The Badlands.

The name insinuates their ruggedness, but this unique section of Dakota prairieland needs to be seen to be believed.


The Painted Desert in North Dakota’s Badlands

I was vaguely familiar with their location on a U.S. map, but they weren’t, for some reason, on my route map.

However, when I found myself driving right through them on my way through North Dakota’s long stretch of prairie land as I was headed toward Glacier National Park in Montana, they got added to the route map.

I’d heard of The Badlands, of course, but I’d never heard of Theodore Roosevelt National Park. There is a Badlands National Park, as well, but it is in South Dakota.


Buffalo roam free in the Badlands

The North Dakota Badlands are equally badass, I’d say, but are named for Roosevelt, who first set foot in the area as a young man visiting the Dakota Territory to hunt buffalo in 1883

“We have fallen heirs to the most glorious heritage a people ever received, and each one must do his part if we wish to show that the nation is worthy of its good fortune.”  Theodore Roosevelt

His time in the Badlands sparked a lifetime of conservation efforts, and during his presidency he oversaw the preservation of around 230 million acres of public land and was hugely involved with expanding the National Park System.

The Badlands are a wild habitat where bison, horses, elk, pronghorn, and deer roam freely, and the lively chorus of prairie dogs is caught up on the ragged winds.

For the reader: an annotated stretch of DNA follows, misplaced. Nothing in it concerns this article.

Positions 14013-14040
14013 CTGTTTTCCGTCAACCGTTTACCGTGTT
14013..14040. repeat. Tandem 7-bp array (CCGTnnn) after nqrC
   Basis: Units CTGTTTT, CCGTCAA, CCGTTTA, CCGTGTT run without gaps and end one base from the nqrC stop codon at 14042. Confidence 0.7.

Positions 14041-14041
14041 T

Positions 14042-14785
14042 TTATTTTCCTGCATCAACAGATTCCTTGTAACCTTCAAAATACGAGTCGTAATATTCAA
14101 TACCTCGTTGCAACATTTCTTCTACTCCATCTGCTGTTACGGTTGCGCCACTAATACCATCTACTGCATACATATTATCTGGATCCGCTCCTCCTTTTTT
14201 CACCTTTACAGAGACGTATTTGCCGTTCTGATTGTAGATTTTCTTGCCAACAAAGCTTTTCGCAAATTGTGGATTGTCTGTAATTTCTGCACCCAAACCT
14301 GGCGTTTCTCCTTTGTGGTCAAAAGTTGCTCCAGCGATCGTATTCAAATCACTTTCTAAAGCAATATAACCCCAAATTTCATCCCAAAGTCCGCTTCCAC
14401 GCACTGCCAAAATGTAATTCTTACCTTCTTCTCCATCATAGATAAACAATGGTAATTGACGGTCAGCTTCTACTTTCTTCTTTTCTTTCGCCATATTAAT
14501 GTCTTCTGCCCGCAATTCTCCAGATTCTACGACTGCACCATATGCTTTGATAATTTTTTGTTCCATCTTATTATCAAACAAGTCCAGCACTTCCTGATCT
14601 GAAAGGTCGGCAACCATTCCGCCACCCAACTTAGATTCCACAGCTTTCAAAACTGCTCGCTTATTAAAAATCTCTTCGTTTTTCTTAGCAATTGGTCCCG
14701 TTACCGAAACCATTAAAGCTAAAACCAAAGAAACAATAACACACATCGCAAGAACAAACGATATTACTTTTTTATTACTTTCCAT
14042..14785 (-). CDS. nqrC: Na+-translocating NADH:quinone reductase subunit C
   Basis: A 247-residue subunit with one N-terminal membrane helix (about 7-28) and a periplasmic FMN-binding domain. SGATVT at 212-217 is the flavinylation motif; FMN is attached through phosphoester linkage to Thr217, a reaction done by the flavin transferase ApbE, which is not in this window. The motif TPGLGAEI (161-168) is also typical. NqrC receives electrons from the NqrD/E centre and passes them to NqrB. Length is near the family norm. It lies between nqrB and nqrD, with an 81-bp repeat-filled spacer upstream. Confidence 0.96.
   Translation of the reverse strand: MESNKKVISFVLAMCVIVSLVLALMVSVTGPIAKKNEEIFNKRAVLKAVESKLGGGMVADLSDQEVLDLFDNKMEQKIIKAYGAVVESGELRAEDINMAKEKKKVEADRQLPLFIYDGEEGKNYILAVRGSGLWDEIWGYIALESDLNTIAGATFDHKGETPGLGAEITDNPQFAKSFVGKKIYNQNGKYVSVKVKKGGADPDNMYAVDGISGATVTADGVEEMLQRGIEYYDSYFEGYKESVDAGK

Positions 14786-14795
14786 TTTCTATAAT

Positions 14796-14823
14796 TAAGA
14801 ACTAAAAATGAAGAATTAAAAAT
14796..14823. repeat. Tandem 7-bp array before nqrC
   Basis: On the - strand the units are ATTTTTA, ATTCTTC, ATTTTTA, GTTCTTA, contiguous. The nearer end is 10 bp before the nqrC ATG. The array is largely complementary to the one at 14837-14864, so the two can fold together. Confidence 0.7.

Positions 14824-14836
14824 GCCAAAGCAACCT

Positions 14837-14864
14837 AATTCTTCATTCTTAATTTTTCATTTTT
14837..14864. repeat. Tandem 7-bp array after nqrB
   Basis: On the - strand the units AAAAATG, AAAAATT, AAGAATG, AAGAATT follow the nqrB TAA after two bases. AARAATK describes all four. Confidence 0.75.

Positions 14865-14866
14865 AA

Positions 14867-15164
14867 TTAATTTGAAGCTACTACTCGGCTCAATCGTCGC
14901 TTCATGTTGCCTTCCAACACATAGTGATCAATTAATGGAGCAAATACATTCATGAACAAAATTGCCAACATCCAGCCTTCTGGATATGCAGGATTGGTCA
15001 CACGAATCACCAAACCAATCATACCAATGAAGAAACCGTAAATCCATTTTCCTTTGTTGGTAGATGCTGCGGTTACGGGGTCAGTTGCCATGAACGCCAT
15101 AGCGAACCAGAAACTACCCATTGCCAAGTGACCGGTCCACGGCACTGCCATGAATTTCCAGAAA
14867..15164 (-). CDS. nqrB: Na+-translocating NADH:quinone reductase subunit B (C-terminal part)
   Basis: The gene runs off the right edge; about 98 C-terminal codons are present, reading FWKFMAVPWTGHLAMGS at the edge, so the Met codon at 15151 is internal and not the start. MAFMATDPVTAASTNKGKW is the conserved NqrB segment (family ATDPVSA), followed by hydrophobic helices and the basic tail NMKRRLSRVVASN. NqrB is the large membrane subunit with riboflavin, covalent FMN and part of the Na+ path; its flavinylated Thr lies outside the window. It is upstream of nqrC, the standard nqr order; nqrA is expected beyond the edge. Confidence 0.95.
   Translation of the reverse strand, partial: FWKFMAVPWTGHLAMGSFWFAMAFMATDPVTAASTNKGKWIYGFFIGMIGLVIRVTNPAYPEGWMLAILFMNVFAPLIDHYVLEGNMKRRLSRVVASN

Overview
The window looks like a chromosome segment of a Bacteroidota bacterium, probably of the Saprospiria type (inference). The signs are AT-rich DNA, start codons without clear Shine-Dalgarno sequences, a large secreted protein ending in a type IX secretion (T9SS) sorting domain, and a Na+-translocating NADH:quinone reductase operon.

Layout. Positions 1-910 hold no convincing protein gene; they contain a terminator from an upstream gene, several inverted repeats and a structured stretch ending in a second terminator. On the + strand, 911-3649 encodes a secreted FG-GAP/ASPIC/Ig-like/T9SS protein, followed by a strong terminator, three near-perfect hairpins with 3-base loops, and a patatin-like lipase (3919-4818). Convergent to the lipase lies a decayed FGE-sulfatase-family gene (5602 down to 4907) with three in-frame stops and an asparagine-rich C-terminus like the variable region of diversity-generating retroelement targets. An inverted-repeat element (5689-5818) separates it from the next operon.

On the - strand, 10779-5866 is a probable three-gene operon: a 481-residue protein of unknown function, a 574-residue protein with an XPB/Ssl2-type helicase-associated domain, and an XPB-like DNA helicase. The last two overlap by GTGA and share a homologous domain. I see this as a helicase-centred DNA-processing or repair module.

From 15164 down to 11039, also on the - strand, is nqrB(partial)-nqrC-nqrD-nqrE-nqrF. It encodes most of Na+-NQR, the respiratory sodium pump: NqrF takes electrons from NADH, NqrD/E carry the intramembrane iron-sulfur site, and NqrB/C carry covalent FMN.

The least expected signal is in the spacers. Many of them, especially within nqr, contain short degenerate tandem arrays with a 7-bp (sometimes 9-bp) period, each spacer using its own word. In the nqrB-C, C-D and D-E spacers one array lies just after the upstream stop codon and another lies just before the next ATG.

Jagged peaks, colorful desert, and extreme temperatures make up North Dakota’s Badlands

With its colorful Painted Desert and rugged, claw-like peaks jutting up toward the sky, the area earned it’s name — the Badlands — from its rough terrain, extreme temperatures, and lack of water.

I only spent a day in the Badlands, but it would be easy to wander its wilderness for many more than that.

The wildlife in the park was one of my favorite parts — it’s not everyday that a buffalo decides to walk up to your car window!

If you’re ever driving through North Dakota, hopefully you’ll unexpectedly look up and find yourself in the Badlands, like I did!


A curious prairie dog in the Badlands


The Painted Desert


Wild horses roam free in the Badlands


Autumn in the Badlands